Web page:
Final score: Colorado 21, Hawai’i 12

“Our kids played extremely hard, fought, fought, fought”, said CU head coach Mike MacIntyre. “I was really pleased with every phase of our game. Offense got it going, defense played well, and we did what we’ve been working on”.

Colorado had 405 yards of total offense against Hawai’i, with 267 of those yards coming in the first half. Quarterback Sefo Liufau completed 29-of-45 passes for 287 yards, two touchdowns, and one interception. Nelson Spruce had 13 of those completions, setting a new school record for receptions in a game, with those 13 catches going for 172 yards and a touchdown. Christian Powell led a less productive than expected rushing attack, gaining 43 yards on 11 carries.

While the Buff offense struggled to put points on the board, the Buff defense stepped up. The Hawai’i offense was limited to 286 yards of total offense, the lowest output for a CU opponent since the 2011 finale (274 yards by Utah).

Coach MacIntyre was impressed with the improved play from the Colorado defense over the past several games. “Yeah, (we’ve been improving) since the second half at UMass”, said MacIntyre. “You know, ASU got us in that third quarter (of last week’s game) there is no doubt about it. But, if you really go back and watch it they hit us on a screen pass and another one. We have to do a better job of coaching that as coaches, and we have. They tried two of those [plays] today and we tackled them for losses. So, that’s a good job of our guys (coaches). But our kids, are playing harder and tackling better, pursuing the ball better, their eyes are in the right place. There were two plays out there today that Hawai’i put in because ASU had hurt us a little bit with them. Our kids played them both just like that. We do a correction period every week, and they are just learning to play. They are tackling well and playing the ball well. We just have to keep fighting”.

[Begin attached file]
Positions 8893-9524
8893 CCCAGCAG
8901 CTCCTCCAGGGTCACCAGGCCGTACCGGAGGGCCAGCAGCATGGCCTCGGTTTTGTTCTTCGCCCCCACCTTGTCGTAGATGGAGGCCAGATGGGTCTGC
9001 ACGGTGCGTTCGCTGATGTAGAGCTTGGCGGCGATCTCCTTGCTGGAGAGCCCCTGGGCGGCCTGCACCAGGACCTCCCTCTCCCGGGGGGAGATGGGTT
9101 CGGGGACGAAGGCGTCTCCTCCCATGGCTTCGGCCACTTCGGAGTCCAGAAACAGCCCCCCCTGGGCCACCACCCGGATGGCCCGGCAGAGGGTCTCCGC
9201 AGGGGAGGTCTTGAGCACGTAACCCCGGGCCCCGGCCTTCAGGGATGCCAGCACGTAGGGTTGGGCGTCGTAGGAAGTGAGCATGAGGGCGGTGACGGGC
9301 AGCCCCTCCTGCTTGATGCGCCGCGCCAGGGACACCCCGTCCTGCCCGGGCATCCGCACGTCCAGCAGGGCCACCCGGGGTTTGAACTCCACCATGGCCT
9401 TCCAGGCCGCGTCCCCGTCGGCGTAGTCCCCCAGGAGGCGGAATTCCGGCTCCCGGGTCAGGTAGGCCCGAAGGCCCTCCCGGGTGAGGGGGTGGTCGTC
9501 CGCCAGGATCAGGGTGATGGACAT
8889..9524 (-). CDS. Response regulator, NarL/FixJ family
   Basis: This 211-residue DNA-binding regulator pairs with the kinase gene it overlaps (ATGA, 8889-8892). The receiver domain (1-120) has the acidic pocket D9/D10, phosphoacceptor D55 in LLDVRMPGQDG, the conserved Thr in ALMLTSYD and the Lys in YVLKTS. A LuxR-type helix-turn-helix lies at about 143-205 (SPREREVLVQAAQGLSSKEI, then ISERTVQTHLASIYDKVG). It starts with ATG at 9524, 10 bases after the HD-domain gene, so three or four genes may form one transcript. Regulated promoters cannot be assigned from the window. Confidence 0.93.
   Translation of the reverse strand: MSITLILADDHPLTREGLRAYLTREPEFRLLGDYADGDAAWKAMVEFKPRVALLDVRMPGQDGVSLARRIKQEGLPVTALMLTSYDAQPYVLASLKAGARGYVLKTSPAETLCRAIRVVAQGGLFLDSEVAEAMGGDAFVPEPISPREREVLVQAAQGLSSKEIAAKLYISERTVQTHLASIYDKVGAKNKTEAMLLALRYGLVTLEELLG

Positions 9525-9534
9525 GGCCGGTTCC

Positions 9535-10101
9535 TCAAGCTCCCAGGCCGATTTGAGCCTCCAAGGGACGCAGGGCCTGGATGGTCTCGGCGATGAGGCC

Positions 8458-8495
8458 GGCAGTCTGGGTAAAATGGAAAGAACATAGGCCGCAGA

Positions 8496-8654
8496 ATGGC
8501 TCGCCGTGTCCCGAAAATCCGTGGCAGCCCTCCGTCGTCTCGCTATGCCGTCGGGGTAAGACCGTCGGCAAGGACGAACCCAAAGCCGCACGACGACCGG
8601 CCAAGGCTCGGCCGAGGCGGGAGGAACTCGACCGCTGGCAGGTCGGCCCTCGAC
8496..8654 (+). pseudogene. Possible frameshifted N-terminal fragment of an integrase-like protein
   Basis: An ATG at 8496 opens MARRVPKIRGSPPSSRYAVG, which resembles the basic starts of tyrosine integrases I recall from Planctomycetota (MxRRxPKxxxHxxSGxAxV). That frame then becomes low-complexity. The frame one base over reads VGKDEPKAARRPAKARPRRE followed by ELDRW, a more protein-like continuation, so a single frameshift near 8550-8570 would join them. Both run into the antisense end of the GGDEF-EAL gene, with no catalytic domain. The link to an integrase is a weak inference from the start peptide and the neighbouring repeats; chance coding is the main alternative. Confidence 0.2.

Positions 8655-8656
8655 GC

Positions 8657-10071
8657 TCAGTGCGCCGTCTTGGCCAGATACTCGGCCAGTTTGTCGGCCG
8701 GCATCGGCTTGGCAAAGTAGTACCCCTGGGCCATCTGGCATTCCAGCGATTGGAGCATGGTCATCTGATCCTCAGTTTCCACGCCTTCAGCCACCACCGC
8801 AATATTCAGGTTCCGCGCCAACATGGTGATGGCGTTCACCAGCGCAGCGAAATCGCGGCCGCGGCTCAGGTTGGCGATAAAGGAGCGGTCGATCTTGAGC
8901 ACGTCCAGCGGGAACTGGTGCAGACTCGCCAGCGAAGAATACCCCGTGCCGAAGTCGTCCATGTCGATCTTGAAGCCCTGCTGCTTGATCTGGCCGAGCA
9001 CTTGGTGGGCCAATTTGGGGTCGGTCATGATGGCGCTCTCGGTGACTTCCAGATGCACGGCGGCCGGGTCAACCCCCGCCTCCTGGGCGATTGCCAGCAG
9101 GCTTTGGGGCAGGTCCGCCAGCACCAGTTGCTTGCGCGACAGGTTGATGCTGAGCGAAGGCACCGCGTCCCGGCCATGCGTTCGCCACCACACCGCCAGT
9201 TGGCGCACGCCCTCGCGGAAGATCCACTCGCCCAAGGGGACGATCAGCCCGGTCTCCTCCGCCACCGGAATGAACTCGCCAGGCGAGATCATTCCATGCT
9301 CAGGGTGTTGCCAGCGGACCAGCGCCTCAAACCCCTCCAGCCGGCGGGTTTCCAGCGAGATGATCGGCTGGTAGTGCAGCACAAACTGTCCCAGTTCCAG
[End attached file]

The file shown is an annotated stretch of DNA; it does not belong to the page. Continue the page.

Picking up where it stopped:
Up next for Colorado … a resurgent California team. The Bears went 1-11 in 2013, but opened the 2014 season with a road victory over Northwestern and an easy win over Sacramento State. Cal was looking to go 3-0, but gave up a 22-point halftime lead in falling to Arizona, 49-46. The Wildcats scored 36 fourth quarter points, including a 47-yard Hail Mary touchdown pass on the final play of the game.

Game Notes –

– The win over Hawai’i evened the series at two games apiece, with CU’s wins coming in 2010 and 2014 (both in Boulder), with both of Hawai’i’s wins coming in Honolulu (1925 and 2011).